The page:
To help keep residents informed during the ongoing health emergency, this section will continue to evolve.
Though many events have been canceled, some, like mobile food pantries and blood drives, will continue to take place. The top portion of this section will list such events and be updated daily. Cancellations and closures of various events, agencies and public buildings will be listed below those items.
The state of Indiana, in a partnership with OptumServe Health, has opened a coronavirus testing site at the Indiana National Guard armory at 77 German St. in Peru. Individuals who are symptomatic or COVID-19 or close contacts of confirmed COVID-19 positive patients are eligible for testing. Residents will not be charged for testing and insurance is not required, but those with insurance are asked to bring information with them. For more information or to schedule a test, visit lhi.care/covid testing or call 888-634-1116. This site will remain through the end of the year, but appointments are now required.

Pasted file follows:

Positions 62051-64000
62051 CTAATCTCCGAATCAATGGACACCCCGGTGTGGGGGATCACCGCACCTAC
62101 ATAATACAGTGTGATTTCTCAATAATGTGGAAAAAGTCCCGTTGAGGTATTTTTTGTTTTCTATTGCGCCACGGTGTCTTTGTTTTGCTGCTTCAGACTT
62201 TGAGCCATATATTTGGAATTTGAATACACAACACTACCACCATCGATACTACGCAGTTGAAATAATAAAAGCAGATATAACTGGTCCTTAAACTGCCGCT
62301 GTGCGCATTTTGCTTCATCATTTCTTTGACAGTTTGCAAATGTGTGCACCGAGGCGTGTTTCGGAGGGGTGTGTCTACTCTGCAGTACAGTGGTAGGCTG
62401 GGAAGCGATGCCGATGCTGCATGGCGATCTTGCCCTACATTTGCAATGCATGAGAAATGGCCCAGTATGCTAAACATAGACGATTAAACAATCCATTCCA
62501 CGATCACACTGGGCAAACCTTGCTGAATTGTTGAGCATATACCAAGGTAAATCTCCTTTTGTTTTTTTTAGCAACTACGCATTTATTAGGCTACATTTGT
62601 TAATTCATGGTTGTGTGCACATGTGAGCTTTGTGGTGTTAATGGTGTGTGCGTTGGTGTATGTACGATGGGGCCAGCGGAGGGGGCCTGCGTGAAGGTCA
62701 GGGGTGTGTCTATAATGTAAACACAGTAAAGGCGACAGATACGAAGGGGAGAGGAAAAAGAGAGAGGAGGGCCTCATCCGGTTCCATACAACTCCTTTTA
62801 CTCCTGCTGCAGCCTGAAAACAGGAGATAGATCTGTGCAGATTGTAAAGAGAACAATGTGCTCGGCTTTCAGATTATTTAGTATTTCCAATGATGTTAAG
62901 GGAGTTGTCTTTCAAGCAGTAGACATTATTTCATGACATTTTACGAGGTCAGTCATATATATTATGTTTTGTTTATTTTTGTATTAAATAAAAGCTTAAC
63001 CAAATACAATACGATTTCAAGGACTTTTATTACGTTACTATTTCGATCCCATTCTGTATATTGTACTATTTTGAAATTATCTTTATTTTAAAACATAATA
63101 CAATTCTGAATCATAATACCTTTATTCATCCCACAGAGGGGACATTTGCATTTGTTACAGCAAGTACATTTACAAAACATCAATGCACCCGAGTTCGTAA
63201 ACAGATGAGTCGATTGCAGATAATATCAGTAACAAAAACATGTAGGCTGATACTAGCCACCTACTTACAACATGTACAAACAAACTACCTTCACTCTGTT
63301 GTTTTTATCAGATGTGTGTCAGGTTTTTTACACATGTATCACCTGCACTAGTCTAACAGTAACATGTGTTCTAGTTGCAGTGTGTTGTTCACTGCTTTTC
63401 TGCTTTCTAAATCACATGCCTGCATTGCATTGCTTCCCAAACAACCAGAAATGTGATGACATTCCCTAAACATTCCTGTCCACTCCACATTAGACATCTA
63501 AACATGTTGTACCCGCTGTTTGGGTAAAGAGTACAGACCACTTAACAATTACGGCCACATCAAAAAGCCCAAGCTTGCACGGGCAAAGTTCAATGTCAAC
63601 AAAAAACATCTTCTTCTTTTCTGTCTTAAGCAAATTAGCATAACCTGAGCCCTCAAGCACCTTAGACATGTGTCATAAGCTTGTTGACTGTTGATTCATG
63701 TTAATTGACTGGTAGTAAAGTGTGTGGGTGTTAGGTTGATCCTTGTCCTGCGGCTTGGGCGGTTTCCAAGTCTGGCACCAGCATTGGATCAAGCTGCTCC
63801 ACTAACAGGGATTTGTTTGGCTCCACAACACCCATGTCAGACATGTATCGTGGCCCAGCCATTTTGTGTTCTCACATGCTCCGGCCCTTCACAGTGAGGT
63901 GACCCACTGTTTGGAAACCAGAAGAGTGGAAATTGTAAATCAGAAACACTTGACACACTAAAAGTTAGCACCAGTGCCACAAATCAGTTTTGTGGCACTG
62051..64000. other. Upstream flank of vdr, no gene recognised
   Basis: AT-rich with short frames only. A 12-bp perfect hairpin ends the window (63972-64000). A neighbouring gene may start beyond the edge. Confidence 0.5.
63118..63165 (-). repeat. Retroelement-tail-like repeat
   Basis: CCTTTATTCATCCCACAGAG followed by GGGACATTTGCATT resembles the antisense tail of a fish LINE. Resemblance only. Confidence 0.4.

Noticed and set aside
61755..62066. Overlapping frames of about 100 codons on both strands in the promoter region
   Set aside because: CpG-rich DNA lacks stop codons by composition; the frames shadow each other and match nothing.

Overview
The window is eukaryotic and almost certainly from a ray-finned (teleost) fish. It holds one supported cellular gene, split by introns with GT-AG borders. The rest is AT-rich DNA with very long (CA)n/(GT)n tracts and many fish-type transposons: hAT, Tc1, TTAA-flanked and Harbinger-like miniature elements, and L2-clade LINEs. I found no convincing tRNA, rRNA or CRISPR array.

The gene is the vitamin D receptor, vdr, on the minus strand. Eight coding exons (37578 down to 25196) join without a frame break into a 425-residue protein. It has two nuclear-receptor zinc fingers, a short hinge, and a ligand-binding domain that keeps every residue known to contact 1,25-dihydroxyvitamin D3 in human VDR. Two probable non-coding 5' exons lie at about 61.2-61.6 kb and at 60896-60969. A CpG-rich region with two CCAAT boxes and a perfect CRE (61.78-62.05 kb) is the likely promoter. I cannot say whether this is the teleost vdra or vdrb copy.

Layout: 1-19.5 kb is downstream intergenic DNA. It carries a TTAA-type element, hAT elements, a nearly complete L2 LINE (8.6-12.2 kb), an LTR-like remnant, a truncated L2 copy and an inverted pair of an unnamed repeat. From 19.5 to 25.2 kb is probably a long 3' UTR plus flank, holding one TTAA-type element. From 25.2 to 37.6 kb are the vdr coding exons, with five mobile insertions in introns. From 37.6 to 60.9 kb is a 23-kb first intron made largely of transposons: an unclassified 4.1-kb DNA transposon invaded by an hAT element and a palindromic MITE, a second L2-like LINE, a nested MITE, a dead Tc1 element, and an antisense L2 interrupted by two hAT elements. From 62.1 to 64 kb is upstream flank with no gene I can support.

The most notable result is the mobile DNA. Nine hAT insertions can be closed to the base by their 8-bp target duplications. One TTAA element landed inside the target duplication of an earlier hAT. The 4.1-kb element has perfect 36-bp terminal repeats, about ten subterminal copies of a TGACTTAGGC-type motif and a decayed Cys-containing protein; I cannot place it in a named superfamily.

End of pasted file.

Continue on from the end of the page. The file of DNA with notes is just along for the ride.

COVID-19 testing is also now available through the Miami County Department of Health in partnership with Dukes Hospital. Testing is available to all members of the public regardless of symptoms. Children as young as 2 can be tested with parental consent. The site at the Boulevard entrance of Dukes Hospital is open from 9 a.m. to 3 p.m. on Monday, Wednesday and Friday and open from 12 p.m. to 6 p.m. on Tuesday and Thursday. Saturday hours are 9 a.m. to 2 p.m. For questions about the site call the county health department at 765-472-3901 ext. 1228. To register for testing visit https:// scheduling. coronavirus.in .gov.